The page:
-- Randy Dotinga
THURSDAY, July 21 (HealthDay News) -- New research links medical
problems caused by blood transfusion to the breakdown of red blood
cells during blood storage. The findings suggest that a better way
to store blood is needed.
When transfused, older blood or high amounts of blood can lead
to complications, including infection, kidney and lung failure and
death, said study co-author Dr. Mark T. Gladwin in a news release
from Wake Forest University, which led the study.
The study examines the interaction between nitric oxide (NO) and
the byproducts created as red blood cells break down over time. The
researchers found that the interaction in older blood can reduce
blood flow and perhaps damage tissues in the body.
"When blood sits for a while, some of the cells break down and release their contents, which include molecules of hemoglobin and red blood cell microparticles," said Gladwin, chief of the division of pulmonary, allergy and critical care medicine at the University of Pittsburgh School of Medicine. "These accumulate in the stored bag of blood and are transfused into the patient with the blood. In the bloodstream, the hemoglobin and microparticles bind to and destroy [nitric oxide], a very important molecule that is used by the body to keep blood vessels dilated for normal blood flow."
"Transfusion of stored blood is one of the most common medical therapies," said study senior author Daniel B. Kim-Shapiro, professor of physics and director of the Translational Science Center at Wake Forest University, in the news release. "For example, perhaps we can restore nitric oxide activity that is lost upon transfusion, use preservation solutions that better limit the degradation of blood cells, or develop agents that scavenge free hemoglobin."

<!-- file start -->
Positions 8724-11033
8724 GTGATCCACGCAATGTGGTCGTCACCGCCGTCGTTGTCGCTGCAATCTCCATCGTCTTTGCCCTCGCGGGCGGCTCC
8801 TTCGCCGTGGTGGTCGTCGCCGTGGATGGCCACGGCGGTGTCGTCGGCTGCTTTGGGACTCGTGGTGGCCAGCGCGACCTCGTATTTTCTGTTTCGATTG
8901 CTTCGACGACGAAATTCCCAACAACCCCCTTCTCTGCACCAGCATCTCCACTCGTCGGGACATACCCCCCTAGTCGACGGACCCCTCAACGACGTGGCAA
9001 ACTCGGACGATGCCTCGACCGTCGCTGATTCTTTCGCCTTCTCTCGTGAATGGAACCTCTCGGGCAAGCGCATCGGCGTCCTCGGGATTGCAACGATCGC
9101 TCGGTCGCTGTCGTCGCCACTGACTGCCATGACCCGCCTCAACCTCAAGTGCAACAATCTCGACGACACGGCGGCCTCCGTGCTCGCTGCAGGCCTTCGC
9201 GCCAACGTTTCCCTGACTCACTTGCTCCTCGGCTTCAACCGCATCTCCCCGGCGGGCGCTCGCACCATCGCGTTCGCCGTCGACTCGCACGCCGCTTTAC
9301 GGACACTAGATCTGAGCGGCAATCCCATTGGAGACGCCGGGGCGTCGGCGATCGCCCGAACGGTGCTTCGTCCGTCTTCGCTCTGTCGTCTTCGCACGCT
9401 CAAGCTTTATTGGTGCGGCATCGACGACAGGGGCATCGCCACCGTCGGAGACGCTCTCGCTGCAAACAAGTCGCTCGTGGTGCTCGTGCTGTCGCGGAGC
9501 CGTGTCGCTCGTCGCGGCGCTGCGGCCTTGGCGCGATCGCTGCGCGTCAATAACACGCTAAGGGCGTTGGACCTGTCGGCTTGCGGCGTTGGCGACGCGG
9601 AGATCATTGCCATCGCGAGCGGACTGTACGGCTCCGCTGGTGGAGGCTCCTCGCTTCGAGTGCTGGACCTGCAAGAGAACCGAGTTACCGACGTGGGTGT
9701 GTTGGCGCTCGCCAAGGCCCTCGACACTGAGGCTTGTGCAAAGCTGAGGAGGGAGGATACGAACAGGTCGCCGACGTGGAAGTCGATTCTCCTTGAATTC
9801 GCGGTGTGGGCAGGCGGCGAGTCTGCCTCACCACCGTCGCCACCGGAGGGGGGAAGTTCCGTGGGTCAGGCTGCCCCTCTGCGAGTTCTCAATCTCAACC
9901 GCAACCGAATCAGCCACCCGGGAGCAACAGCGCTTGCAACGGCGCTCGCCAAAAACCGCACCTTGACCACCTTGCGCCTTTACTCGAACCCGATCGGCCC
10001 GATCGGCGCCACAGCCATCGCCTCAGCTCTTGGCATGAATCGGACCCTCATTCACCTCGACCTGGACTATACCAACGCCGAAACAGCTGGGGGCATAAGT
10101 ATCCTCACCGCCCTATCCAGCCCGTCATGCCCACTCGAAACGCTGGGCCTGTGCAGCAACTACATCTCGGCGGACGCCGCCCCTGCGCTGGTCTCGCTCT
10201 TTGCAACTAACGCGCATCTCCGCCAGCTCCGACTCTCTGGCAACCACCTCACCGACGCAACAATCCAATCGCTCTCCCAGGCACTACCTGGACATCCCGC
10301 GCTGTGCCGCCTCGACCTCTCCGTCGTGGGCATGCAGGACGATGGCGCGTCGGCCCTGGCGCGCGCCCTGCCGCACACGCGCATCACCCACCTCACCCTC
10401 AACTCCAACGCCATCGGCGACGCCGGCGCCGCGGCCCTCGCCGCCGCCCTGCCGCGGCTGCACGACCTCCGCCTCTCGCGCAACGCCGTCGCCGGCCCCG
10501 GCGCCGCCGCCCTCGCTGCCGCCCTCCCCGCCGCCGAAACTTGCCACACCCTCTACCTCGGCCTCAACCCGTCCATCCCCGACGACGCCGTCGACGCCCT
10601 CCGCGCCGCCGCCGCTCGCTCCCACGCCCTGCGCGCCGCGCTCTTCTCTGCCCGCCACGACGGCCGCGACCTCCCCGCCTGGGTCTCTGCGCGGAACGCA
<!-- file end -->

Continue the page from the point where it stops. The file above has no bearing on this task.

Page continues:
Future studies will examine the safety of blood stored more than
14 days. Under current federal guidelines, blood can be stored for
up to 42 days.
Each year in the United States more than 5 million people
receive blood transfusions, according to the study.
The study is published in the journal
For more on
blood donations, visit the U.S. National Library of Medicine.
Please be aware that this information is provided to supplement the care provided by your physician. It is neither intended nor implied to be a substitute for professional medical advice. CALL YOUR HEALTHCARE PROVIDER IMMEDIATELY IF YOU THINK YOU MAY HAVE A MEDICAL EMERGENCY. Always seek the advice of your physician or other qualified health provider prior to starting any new treatment or with any questions you may have regarding a medical condition.
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